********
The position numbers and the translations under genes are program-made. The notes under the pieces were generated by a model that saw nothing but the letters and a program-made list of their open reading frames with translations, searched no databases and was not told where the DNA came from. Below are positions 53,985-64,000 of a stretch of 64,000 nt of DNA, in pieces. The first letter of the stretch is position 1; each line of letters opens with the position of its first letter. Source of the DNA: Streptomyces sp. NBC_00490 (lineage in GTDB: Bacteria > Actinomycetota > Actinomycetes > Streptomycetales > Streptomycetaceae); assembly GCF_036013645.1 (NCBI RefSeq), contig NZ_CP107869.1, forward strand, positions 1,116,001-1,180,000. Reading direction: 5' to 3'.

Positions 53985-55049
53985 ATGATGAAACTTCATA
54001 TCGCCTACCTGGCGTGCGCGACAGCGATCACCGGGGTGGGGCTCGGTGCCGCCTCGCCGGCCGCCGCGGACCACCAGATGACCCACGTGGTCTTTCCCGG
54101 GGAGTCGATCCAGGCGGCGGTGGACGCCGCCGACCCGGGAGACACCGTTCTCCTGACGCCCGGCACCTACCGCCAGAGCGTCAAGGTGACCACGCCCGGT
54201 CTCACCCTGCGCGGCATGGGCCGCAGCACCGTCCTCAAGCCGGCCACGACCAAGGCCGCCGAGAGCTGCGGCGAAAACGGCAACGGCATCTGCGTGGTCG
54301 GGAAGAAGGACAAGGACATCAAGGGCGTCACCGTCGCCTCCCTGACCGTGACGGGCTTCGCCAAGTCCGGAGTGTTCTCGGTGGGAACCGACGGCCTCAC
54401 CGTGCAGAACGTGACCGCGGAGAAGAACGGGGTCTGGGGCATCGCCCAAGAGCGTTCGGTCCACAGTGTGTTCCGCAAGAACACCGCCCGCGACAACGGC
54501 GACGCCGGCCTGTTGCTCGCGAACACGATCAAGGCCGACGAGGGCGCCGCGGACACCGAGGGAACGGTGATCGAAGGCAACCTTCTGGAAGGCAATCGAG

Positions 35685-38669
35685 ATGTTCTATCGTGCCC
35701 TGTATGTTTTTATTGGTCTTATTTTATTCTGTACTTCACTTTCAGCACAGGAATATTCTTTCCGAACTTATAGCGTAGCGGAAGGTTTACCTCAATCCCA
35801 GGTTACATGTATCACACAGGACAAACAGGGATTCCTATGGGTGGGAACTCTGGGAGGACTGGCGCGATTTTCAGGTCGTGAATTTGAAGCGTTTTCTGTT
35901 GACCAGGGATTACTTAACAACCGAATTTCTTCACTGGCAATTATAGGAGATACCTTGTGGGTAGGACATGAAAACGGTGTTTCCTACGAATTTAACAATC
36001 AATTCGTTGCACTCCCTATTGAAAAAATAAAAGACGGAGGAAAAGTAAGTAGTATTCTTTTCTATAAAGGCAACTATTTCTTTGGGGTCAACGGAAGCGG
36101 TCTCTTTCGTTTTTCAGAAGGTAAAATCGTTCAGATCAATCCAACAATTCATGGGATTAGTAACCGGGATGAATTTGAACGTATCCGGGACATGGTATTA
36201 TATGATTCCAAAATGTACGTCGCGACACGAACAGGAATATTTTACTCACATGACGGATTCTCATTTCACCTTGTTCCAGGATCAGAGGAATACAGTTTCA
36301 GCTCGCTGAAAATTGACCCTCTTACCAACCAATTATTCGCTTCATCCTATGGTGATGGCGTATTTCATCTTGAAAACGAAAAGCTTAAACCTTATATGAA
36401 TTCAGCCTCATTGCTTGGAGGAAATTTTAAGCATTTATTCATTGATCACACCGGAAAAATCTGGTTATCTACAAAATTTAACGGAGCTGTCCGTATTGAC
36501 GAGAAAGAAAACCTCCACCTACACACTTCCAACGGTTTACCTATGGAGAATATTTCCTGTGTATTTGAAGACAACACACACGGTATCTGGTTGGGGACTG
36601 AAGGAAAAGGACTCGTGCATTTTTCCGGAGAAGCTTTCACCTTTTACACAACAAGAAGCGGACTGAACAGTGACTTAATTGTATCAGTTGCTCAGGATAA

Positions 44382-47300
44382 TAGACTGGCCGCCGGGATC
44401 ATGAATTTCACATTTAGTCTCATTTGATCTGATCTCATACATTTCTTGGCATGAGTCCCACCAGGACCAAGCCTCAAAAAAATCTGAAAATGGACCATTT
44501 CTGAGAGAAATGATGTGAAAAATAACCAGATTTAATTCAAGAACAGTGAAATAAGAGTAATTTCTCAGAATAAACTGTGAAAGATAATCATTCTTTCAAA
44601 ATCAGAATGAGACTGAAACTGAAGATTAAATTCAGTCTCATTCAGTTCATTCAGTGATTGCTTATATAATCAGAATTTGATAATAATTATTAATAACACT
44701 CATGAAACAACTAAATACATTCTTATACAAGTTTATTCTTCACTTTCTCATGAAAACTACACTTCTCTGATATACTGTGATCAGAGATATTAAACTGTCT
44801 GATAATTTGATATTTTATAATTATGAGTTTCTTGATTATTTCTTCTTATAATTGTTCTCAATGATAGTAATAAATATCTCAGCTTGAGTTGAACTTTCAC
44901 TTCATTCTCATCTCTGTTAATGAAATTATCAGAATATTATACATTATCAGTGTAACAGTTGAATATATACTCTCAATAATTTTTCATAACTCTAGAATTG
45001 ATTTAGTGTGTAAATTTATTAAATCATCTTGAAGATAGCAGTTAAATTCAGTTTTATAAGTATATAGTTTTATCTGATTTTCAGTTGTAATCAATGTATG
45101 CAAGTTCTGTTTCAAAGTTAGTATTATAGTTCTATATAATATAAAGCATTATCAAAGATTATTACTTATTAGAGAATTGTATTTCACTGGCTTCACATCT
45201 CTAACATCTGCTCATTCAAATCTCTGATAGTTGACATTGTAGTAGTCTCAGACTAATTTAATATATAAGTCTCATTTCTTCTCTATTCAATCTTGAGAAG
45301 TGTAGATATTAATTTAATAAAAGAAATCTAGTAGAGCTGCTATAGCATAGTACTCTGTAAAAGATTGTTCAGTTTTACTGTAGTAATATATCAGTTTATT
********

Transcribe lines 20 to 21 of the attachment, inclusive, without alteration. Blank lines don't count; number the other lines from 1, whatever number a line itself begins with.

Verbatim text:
36501 GAGAAAGAAAACCTCCACCTACACACTTCCAACGGTTTACCTATGGAGAATATTTCCTGTGTATTTGAAGACAACACACACGGTATCTGGTTGGGGACTG
36601 AAGGAAAAGGACTCGTGCATTTTTCCGGAGAAGCTTTCACCTTTTACACAACAAGAAGCGGACTGAACAGTGACTTAATTGTATCAGTTGCTCAGGATAA